Posted by Center for Decision Research on April 18, 2019
On April 17, 2019, more than 210 people were in attendance as the Center for Decision Research welcomed psychologist and best-selling author Angela Duckworth, who presented her talk, "Strategic Self-Control.” Duckworth’s lecture and audience discussion were part of CDR’s ongoing Think Better speaker series, which explores how insights from behavioral science affect society, shape policy, impact business, and improve individual lives.
Angela Duckworth is the Founder and CEO of Character Lab, a nonprofit that provides actionable advice to parents and teachers, based on science. She is also the Christopher H. Browne Distinguished Professor of Psychology at the University of Pennsylvania, a 2013 MacArthur Fellow, and the author of Grit: The Power of Passion and Perseverance, a #1 New York Times best seller.
Discussing self-control, which she called a cousin of her widely cited work on grit, Duckworth presented some of her research and insights into the ways that we can intervene on our own behalf to help create habits and situations that make self-control less arduous and more accessible.
“If you’re human, you struggle with self-control,” Duckworth said. “Self-control unfolds over the time course of seconds or minutes or hours, whereas grit I think of as a long-term, abiding commitment that stretches decades, or a lifetime.”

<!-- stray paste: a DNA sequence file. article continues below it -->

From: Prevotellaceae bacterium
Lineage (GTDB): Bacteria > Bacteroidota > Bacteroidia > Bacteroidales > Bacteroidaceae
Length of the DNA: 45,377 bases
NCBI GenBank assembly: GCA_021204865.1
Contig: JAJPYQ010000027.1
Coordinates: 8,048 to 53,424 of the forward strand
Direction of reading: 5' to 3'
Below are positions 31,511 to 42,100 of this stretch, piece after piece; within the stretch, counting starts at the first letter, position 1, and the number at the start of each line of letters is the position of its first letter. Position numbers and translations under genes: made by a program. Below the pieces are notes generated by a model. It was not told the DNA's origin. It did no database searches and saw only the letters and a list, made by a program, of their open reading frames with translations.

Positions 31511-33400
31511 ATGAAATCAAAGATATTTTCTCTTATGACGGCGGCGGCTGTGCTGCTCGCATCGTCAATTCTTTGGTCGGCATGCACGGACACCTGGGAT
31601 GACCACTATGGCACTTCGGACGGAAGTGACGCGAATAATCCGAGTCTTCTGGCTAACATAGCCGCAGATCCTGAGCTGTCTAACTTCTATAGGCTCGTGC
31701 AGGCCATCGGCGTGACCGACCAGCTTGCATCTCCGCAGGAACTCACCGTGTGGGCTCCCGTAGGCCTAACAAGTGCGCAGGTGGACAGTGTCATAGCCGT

Duckworth recounted the ways in which she has developed her thinking about self-control, from her early professional experience as a math teacher in middle and high school to her original behavioral science research, and the analysis of other research and data. Key to her work are the insights from the psychologist Walter Mischel, whose famous “marshmallow” test sought to measure the relationship between a child’s ability to delay gratification and his or her long-term life outcomes. For Duckworth, an essential lesson from Mischel’s research, which documented the ways in which children tried to delay their consumption of the marshmallow, is that self-control relies on strategies and tactics that can be taught.
In Duckworth’s model of self-control strategies, she builds off the work of the psychologist James Gross, whose process model of emotion regulation focused on five moments in the creation or regulation of emotion. Duckworth’s five kinds of self-control strategies are: situation selection, situation modification, selective attention, cognitive reappraisal, and response modulation.
Duckworth’s goal is to help people leverage short-term strategies in service of establishing long-term habits. She created her nonprofit, Character Lab, as a way to deploy these strategies, especially for young people, in the hopes that it puts them on a better course in their lives.